Green foliage and leaf/flower litter accumulating beneath the huge canopy is one of the best-known sources of nitrogen, enriching the soil and providing compost for gardens. Trees become too big to be used in most garden planting and even in the amenity sector must be rigorously pruned to prevent break up of pavements and roads by the extensive shallow root system. Salt spray may cause cosmetic leaf tip burn, but the tree is largely tolerant and thrives in small island environments.

Forestry Journal: Samanea saman is in the plant family Fabaceae (clade Mimosoideae) with bi-pinnate compound leaves and clusters of flowers in pom-pom-like heads.Samanea saman is in the plant family Fabaceae (clade Mimosoideae) with bi-pinnate compound leaves and clusters of flowers in pom-pom-like heads.


Samanea saman clearly deserves the title ‘Miracle Tree’ but rarely does the full spectrum of uses come together under the umbrella of one country or region. It is instead spread throughout countless Old World tropical locations where the tree has been introduced.

However, there are always situations where you can have too much of a good thing and none more so than for Saman trees. They have become so successful in exploiting ecological niches in parts of the Asia-Pacific region that they are now considered invasive.

Outside of the Caribbean, Saman is called the rain tree, although not for the reason you might imagine. At first sight, Saman is an ideal tree under which to shelter from a tropical downpour – but do that and you will get wet quickly. The reason is that the leaflets are light-sensitive and close up on cloudy days (and during the night). Rain falls through the canopy onto the branches, the bole and, eventually, the ground, making the grass and broadleaf vegetation under rain trees greener and lusher than vegetation under other trees nearby.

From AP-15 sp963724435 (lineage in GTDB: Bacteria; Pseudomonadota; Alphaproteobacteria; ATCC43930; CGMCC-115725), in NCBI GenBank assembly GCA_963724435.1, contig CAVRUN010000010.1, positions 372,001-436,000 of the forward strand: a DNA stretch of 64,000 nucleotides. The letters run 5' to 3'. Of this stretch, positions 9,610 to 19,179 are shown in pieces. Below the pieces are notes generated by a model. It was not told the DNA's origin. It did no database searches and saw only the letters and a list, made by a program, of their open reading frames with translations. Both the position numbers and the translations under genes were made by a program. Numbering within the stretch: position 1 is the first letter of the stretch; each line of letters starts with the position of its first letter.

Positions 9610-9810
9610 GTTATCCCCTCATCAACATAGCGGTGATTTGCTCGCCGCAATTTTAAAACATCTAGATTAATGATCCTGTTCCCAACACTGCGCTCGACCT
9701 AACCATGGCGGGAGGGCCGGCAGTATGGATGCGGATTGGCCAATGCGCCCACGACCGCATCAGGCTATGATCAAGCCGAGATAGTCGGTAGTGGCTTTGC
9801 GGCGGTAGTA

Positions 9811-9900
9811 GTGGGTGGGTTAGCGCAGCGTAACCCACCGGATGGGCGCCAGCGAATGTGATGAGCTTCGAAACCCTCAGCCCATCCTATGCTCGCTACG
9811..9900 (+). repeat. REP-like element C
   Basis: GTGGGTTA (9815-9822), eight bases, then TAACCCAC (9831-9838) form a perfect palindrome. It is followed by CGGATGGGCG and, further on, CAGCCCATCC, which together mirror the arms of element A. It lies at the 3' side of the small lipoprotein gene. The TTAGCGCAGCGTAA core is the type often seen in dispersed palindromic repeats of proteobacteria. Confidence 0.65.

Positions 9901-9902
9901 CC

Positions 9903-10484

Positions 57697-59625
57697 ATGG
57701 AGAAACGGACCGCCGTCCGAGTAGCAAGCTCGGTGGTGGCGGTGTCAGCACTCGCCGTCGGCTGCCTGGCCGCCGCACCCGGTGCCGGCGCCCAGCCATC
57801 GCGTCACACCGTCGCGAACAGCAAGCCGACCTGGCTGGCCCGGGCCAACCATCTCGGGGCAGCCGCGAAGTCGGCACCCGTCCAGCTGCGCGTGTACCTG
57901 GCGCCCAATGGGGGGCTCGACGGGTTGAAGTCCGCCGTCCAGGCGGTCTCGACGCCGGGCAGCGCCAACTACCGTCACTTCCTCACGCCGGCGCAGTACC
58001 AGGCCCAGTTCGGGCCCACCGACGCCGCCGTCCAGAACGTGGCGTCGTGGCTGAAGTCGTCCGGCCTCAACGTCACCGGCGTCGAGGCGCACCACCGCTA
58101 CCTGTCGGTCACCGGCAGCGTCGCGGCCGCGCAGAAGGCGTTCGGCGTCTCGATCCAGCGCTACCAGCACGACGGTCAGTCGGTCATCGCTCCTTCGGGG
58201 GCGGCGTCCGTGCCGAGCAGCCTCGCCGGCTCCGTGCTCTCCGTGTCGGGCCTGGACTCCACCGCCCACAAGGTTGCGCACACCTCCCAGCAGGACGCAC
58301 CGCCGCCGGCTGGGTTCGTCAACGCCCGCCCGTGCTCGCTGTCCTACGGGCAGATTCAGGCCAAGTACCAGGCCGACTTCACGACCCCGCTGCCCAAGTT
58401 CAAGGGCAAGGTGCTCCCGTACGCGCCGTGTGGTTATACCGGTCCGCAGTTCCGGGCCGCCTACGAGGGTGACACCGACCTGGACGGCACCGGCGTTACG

Other suggestions for the name ‘rain tree’ relate to a drizzle of honeydew excreted by huge populations of sucking insects feeding on the foliage, or sugary solution from nectarines on the leaf petioles, which sometimes falls from the canopy like rain. Or even the mass drop of spent stamens ‘raining down’ during flowering.

I recall watching grounds-maintenance crews at the St Augustine campus of the University of the West Indies in Trinidad routinely cleaning epiphytes and climbers from Saman trees, and the comment of fellow student John Turner from Croydon who was studying Bachac ants. The workers wielded their super-sharp cutlasses to strip everything including philodendrons, bromeliads and even orchids from the trunk and main branches. “Imagine what that lot would cost to buy in a florist’s back home.”